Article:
Goss: Ethan Hollingsworth changing uniforms again
December 20, 2012 8:20PM
Plainfield South graduate Ethan Hollingsworth (right, with Brian Stroud) was selected by the Pittsburgh Pirates from the Kansas City Royals organization in the minor league phase of the Rule 5 draft. | File photo
Updated: January 22, 2013 6:09AM
The Rule 5 draft at the conclusion of the baseball winter meetings earlier this month came and went without fanfare.
That’s especially true of the minor league phase.
But for right-handed pitcher Ethan Hollingsworth, it may provide the opportunity to reboot his career.
The Plainfield South graduate, who also pitched at Western Michigan University, was selected by the Pittsburgh Pirates off the roster of the Kansas City Royals. Unlike the major league phase of Rule 5, a player selected does not have to be offered back to his former team if he is not kept at a certain level.
“I was one hour into my first day of my job with Servpro, so I felt bad I had to step away from work to take the phone call,” Hollingsworth said. “But I saw it was Gene Watson (the Royals’ coordinator for professional scouting). He said, ‘The Pirates just Rule 5 drafted you.’ He thanked me for last season, and a half-hour later I got a call from the Pirates telling me they picked me up.”
How it will work out is a definite unknown.
“This is my third time changing teams in three years,” said Hollingsworth, a fourth-round draft pick of the Colorado Rockies in 2008 who was traded to Oakland on Jan. 24, 2011, and to Kansas City on Sept. 27 that same year.
“I’ll be walking into a clubhouse at spring training with 150 to 200 players, and I don’t know anybody with Pittsburgh. But that’s what I did last year with the Royals, where I didn’t know anybody, either. I guess I’m kind of used to it.”
Hollingsworth described his season with the Royals as disappointing. He hopped between Triple-A Omaha and Double-A Northwest Arkansas and had a combined 5-11 record with a 4.82 ERA. That was after two straight seasons where his ERA was below 4.00 and he appeared to be headed toward his major league debut.
In 102⅔ innings, he allowed 125 hits and 30 walks while striking out 66.
“They put me in the (bull)pen right away and I struggled,” said Hollingsworth, who had been a starter most of his first three-plus minor league seasons. “It was kind of hard to get to that mind-set. I wanted to come in like I was starting, then I tried to throw harder, and it didn’t work for me, either.
“When they needed a starter, they had me start. It was frustrating that I couldn’t get into a rhythm. I pitched poorly in Triple A. The last month and a half I turned it on more in Double A, so at least I had that.”
Hollingsworth threw the same assortment of pitches last season — fastball, sinker, curve, slider and changeup — and it’s not that he walked many hitters.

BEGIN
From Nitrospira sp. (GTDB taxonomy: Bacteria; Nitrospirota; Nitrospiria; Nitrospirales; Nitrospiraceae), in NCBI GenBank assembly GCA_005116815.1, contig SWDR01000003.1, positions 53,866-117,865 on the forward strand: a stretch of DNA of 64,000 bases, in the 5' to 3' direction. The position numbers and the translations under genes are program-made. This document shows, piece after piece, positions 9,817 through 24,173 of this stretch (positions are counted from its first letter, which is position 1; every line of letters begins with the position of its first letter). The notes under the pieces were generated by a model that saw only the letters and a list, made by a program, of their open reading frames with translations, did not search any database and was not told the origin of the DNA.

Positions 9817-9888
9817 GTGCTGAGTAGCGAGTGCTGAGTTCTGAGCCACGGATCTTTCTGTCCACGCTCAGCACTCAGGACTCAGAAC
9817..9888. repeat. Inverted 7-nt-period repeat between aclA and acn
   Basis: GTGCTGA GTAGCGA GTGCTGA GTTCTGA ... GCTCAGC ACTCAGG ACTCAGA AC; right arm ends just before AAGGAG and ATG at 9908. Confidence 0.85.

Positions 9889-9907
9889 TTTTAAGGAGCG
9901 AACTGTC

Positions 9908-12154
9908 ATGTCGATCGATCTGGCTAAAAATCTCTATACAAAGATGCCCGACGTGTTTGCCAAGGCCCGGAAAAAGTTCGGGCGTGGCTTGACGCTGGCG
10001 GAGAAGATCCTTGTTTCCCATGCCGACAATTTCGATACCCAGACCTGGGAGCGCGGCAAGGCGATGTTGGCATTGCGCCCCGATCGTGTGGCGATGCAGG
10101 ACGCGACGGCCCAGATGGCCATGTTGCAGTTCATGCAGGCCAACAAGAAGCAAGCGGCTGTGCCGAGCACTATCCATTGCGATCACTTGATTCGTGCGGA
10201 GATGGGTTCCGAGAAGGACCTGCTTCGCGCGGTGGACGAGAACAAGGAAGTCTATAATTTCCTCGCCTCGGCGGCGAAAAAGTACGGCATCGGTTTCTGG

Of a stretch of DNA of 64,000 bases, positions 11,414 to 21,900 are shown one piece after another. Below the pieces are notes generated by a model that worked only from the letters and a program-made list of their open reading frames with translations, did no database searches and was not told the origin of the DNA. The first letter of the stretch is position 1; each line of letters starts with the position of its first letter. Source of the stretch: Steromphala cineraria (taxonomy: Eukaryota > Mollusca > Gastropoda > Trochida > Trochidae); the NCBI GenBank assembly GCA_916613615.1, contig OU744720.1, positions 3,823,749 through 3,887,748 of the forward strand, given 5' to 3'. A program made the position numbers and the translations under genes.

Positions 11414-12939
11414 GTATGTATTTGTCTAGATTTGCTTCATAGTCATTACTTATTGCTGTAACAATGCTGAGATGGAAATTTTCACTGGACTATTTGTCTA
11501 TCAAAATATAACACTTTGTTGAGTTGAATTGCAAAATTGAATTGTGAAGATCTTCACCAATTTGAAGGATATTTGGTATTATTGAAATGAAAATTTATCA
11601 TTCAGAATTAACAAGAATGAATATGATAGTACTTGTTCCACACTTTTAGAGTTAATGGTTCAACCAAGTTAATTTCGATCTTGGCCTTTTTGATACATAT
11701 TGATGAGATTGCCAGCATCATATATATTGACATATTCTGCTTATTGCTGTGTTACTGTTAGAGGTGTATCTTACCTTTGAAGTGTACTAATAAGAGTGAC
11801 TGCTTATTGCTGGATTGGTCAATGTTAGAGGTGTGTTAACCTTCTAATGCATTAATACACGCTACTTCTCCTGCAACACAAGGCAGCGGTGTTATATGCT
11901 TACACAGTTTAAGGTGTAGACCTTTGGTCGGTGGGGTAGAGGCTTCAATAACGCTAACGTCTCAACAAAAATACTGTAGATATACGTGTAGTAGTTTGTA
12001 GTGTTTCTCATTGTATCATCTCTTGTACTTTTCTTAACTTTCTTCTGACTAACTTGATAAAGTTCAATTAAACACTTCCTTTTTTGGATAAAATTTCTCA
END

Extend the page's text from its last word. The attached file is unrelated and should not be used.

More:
“I was able to keep walks down pretty much,” he said. “I walked more out of the pen. I don’t know what that was, it just kind of worked out that way.
“But I did give up a lot of hits, especially in Triple A. It’s hard to put zeroes up when you’re pitching with men on base all the time. The problem was I wasn’t getting ahead of hitters, and that’s always been my strength.”
Hollingsworth said as a reliever he was clocked at “88 to 93 or 94 (mph). As a starter, it was around 88 to 92, with the average around 90.”
As with most pitchers, however, velocity is not the most important measure.
“I noticed when my velocity was a little higher, my ball flattened out and was up in the zone,” he said. “It didn’t have the movement down toward the knees. If I can keep it at the knees, it can be a valuable tool.”
Hollingsworth, 25, views 2013 as “a do-or-die year.” At least he will go in with a feel for what he is doing regardless of whether the Pirates use him as a starter or reliever.
“Working out of the ’pen a lot is definitely a positive I can take from last year,” he said. “If I do make it to the bigs, I’m sure I’ll have to throw out of the ’pen at some point. It’s good to learn the ropes in the minors.”
Hollingsworth will have things to learn this year even in the minors. He previously has not gone through spring training in Florida, and the Pirates train at Bradenton. The Double-A affiliate is at Altoona, Pa., in the Eastern League and the Triple-A team is at Indianapolis.
“I played in the Texas League (Double A) with three different organizations,” Hollingsworth said. “I saw quite a lot of the same hitters.
“Now, they’ll all be new. But the good thing is they haven’t seen me. I can I learn quick how to get them out.”
You also may ask, will opposing pitchers know how to get Hollingsworth out?
“Hitting is one thing I am looking forward to, coming to a National League team,” he said. “National League teams usually have pitchers start hitting in Double A or Triple A. If I get a change to swing the bat, I’ll get a little bit excited.
“I’m not sure how that will go. I’ve never faced anything but high school pitching. But I’ll be ready to give it a shot.”